Keep Art Alive :: “Roamer of the Subterranean Forest” :: Art by Andy Kehoe
“You liked to play with darkness,
all the universe could give.
I was the home you once tried to escape,
the dark in which you lived.”
Off far in the distance was always the place where things would be better, where change was waiting, where the story would find its better ending. That was the lessons a little girl would take to heart growing up in a house of sharp knife points and ripped open innocence. It was always more than just a greener grass sought, more than escape hatches and fantasy lands, that distance dream was the stuff of survival. Dreams of Wonderland were what kept her from turning the blade on herself, it was what kept the etched lines only a surface damage, it was what kept her wrists from bleeding out all over the shag carpeted floors.
Later the white coat brigade would tell the girl that there was no such thing as other worlds, that distance far was a delusion, that every new door housed the same nightmares as long as she was within them, that every horror sticks and stays for life, that no good deed goes unpunished, just forgotten. They told her she had to learn to live with the monsters.
Poison pills and drink me swills were her first line of defense. If these evils were forever her shadowy echo, if they were tethered to her heart for good, she was going to sort out how to silence them. Late night tea parties with gin and amphetamines would keep the dreaming at bay (you can’t dream if you can’t sleep). Sharp stabs between her legs from faceless nobodies took the pain away, too, for a spell. She gave each new boy a fake name, a made-up smile, and whispers of everything they ever wanted to hear. She collapsed in front of them, glassy eyed and porcelain skinned, trying to not fade into the distance dreams.
Each new trick turned the pages of her, with or without her consent; she never could write the next plot point quick enough, but still the story continued.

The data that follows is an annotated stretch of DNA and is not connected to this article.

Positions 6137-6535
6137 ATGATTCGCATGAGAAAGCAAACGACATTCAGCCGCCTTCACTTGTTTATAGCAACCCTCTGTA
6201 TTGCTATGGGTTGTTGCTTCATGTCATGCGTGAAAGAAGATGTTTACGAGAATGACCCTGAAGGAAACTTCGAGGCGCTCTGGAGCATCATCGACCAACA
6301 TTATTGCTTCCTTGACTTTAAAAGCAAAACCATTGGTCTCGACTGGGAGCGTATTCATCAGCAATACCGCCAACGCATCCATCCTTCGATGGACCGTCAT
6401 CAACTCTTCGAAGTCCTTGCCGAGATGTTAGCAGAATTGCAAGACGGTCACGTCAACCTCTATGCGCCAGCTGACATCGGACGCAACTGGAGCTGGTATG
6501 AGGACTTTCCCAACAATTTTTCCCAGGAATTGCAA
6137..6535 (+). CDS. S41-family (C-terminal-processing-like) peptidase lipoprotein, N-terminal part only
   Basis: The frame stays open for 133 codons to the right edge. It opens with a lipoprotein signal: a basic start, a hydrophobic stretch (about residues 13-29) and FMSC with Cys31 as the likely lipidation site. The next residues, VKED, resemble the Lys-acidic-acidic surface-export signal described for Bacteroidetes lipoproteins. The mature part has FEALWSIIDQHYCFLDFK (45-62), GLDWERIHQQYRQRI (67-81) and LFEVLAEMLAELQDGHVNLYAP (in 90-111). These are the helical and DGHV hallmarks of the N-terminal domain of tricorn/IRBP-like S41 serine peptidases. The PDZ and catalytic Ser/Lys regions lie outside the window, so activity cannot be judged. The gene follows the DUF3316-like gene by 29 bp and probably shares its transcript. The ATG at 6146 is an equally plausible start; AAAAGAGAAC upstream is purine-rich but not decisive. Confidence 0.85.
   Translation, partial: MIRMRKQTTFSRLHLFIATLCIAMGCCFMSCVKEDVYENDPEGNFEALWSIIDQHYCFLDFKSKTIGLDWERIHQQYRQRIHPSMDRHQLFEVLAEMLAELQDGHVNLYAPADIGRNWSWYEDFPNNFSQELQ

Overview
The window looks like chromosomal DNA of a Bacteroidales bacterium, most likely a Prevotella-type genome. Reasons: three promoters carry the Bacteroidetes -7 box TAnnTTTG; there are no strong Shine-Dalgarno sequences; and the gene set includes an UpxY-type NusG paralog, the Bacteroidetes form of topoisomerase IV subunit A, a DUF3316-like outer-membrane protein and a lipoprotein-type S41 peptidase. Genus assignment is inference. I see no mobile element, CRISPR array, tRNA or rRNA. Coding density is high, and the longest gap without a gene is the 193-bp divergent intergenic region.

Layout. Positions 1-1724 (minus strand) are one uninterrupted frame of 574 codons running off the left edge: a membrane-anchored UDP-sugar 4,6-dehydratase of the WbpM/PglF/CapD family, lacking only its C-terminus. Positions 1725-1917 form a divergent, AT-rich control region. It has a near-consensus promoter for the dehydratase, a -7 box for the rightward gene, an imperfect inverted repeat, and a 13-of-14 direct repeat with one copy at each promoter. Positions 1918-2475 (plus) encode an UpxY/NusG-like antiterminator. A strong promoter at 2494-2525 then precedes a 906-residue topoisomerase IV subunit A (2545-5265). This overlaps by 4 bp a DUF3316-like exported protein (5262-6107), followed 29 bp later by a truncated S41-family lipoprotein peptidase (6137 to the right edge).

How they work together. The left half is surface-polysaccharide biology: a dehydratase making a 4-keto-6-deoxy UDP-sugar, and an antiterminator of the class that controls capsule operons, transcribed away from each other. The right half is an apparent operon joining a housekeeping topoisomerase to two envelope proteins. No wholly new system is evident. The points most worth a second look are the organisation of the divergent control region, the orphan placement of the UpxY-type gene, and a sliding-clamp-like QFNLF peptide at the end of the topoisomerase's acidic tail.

She woke up one early morning with a start after the Sandman had finally pulled her under. Sometimes she could not run fast enough away from his sleeping curse. She tried to stand, to steady herself, to stop her hands from their incessant shaking. She did not recognize the walls around her, nor the smells, or the feel of the air on her skin. She did not recognize the boy breathing heavy beside her either. Was this another blackout, she wondered? Did she care at all anymore who he was, or where she was?
She slid the crumpled dress over her had, pulling it over her flesh and bones, wincing from the inner ache of hunger and loss. She took his hat as she readied to leave, knotting her hair underneath it, welcoming a new disguise. It fit her perfectly.
For a moment the light reflecting on his pale skin sparked a recognition. The boy beneath the sheets took on a burning ember glow of before. Could this be the boy she long since left behind, or was it merely a crack in her memory stealing its way to the surface again. She hated to remember. The sun streaked a lit line across the floor of the room in front of her, trailing and traversing all the way to the door, marking her escape. She took it, holding her breath with each careful step, only pausing hesitantly when she heard his voice call to her, breaking the silent spell momentarily.
“Junebug, I remember everything.”
Junebug :: Robert Francis